271 posts • joined 26 Nov 2008
Could it be that they're neither stupid nor zombies and they're tuning you and your ilk out in the same way most people tune out white noise? Just asking.
Downvotes go here, you bitter, slack-jawed, soulless whiners!
Yes, oddly enjoyable--but much less so when there's a sound-track and 2:45 of propagandistic cruft to slog through first.
Re: Why would they do this?
They'd be more likely to release OS X (latest, or next-in-line) in an installable form broadly for Intel hardware of a certain vintage and spec and thereafter. It won't make them money. Not today, anyway--but they're giving the OS away in any case *cough*.
Re: Doubtless, 5 of the 7 5.25" bays are empty...
Technically, I was correct: 5/7 bays are empty of drives. In fact, if the card reader is seen as (a) steam-punked USB port(s), arguably 6 are empty of drives. Otherwise, you could say 'they're not empty; they're storing some extra air--you know, for later'.
Re: This is all very nice but...
Staggered and stepped within the footprint, possibly also physically interlaced to make the most of volume available? At a guess, you could likely get 15-18 2.5" platters into that footprint.
Re: This is all very nice but...
Doubtless, 5 of the 7 5.25" bays are empty...
If meltdowns aren't the typical result of such a charge, our current *cough* conception of a battery will have to be changed *cough*.
Re: Rolf Apilo?
The headline alone largely gave it away: just the hint of Apple doing anything relative to weapons had me check the posting date... I tumbled to the anagram after I'd briefly knitted my brows and moved passed it, though.
Re: Have they fixed the irritatingly shit window resizing borders?
Fixed?! Why did they re-break it, then?
The sub-1-pixel 'border' you have to hit with the cursor/pointer to resize windows is plainly sadistic. It's jaw-dropping to still see the pointer icon flicking back and forth between the arrow and the window-border-drag icon. Who could object to the addition of yet-another-control squirreled away in a yet-another-tab in the Settings couched in yet-more-obscure-terminology to allow for a user-adjustable width to that window control the user might occasionally need--or, horrors, want--to drag to a slightly different position?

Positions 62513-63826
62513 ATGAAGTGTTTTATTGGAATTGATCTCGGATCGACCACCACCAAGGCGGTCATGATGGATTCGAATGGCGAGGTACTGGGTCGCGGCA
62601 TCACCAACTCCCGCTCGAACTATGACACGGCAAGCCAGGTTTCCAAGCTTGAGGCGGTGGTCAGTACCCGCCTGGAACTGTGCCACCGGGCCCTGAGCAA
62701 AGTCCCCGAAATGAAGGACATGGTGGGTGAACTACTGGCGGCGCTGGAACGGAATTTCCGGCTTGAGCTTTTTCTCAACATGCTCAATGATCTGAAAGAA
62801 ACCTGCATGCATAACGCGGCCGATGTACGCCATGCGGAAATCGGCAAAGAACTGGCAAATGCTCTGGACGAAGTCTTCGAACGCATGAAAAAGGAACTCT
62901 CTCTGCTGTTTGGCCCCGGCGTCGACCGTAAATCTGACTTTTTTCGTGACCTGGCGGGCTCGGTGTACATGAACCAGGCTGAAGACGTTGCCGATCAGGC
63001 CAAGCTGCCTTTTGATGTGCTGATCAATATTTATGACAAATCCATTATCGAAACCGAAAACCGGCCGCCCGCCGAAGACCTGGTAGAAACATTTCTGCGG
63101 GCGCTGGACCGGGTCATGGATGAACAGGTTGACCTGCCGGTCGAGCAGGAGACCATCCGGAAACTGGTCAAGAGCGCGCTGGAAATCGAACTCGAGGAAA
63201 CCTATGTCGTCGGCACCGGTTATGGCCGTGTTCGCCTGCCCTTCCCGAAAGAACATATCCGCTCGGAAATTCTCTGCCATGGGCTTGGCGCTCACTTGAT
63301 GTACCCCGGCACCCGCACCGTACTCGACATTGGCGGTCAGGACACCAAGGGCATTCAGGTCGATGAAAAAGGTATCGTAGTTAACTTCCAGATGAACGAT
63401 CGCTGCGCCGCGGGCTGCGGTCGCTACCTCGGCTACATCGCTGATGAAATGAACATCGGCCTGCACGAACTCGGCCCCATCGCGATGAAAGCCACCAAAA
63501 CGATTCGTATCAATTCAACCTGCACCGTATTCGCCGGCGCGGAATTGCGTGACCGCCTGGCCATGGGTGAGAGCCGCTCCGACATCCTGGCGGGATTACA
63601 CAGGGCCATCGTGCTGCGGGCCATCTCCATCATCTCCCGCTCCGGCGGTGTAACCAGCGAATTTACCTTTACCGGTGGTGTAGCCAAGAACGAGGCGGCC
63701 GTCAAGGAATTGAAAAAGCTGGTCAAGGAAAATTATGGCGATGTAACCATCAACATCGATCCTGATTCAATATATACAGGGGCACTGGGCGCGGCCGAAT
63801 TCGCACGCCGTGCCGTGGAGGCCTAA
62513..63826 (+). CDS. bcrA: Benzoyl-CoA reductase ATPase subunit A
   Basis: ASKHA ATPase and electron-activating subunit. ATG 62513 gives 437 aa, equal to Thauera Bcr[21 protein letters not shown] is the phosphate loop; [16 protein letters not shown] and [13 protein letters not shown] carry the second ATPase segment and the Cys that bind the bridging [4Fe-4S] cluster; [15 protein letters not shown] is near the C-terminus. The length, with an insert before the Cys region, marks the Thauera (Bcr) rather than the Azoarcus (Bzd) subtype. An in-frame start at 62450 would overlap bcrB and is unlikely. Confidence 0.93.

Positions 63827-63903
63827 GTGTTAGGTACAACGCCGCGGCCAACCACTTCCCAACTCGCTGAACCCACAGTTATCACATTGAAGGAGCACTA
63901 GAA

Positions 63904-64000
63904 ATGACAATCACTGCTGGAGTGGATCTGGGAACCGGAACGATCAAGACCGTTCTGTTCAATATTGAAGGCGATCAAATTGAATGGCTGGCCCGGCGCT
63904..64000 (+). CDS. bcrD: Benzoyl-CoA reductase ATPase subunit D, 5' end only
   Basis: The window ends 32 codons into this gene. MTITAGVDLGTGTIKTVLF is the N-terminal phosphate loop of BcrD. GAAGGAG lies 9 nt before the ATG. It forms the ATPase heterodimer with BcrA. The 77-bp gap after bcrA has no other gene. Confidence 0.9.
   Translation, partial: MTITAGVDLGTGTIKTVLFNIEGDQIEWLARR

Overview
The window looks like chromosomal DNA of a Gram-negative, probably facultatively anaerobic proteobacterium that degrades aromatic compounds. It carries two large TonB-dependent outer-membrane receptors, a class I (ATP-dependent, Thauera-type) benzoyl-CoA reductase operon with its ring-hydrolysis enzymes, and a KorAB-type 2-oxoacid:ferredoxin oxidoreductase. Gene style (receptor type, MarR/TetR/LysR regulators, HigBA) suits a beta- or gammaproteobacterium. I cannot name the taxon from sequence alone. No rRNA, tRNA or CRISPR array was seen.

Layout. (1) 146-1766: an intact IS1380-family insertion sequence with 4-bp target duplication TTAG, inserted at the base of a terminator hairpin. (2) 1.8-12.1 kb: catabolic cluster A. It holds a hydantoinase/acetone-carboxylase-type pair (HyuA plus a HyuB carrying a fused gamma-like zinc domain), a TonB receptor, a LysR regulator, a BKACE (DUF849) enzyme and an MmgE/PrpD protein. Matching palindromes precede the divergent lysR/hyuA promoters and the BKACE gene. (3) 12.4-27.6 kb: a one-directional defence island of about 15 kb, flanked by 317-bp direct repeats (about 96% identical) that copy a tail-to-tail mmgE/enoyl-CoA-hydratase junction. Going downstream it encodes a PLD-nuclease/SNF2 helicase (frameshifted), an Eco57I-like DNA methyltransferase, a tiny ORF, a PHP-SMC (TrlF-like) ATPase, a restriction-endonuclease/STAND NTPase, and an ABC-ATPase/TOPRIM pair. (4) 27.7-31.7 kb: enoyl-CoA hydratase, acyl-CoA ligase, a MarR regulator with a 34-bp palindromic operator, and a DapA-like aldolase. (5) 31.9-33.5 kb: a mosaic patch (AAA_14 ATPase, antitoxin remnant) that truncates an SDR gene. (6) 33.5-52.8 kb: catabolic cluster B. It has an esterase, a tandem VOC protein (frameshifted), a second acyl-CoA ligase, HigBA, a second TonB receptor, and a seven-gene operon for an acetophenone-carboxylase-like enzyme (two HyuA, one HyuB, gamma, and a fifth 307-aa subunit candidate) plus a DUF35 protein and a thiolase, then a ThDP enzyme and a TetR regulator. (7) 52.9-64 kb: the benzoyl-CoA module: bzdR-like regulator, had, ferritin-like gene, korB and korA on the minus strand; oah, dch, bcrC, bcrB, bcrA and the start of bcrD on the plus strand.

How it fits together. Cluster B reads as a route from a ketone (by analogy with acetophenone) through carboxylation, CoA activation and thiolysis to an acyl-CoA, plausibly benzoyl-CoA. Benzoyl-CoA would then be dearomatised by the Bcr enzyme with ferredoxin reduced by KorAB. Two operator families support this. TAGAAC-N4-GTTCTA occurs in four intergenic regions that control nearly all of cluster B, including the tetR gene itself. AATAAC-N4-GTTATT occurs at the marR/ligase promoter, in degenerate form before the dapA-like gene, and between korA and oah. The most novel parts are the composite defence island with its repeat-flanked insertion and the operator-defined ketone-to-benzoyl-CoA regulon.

There's likely enough compute power to spare on even paunchy hardware to allow for anticipatory, gravity-welling controls like window edges--such that a pointer in motion tends to be attracted to the targets along the flight path, perhaps with a user-settable 'stickiness' ('gravitas'?).
Anyway, the window borders thing remains a major annoyance.
>they are about to announce something big...
The tease! Oh $deity, the tease!
For a moment I thought it was definitely going to be the source for XP, and Microsoft were hoping, in releasing it, that the wide world would realise that there was no longer any hope for XP, nor any future, and that now really, really, and truly is the time to move on to absolutely anything else posthaste. IOW, releasing the XP source is the most noble thing MS could do.
Another missed opportunity.
>some 12 per cent of people had answered a phone during sex
How many made a call? And, how many made calls to their current sexual 'partner' in an effort to get their attention? That's the... err, uhm... telling... info.
Where's the popcorn? >>
Re: Threat Identification
You're right, it's Canuckistan. But the expenditure is surely exaggerated by several orders of magnitude--it's a big country with a small population, after all.
>to analyse your movements in your home
Does that include... movements I might make while in the bathroom/loo/WC? That's taking things a bit far, I think--even for the NSA.
Re: Shadow moves
Was wondering about the same possibility: suppose there's a entirely-new-to-you encrypted object on/in your (suddenly apparently compromised) system, and you're then asked by the investigative darker powers of occupation for a key that you (obviously) don't have... you are automatically and ever-afterward silently FUCT.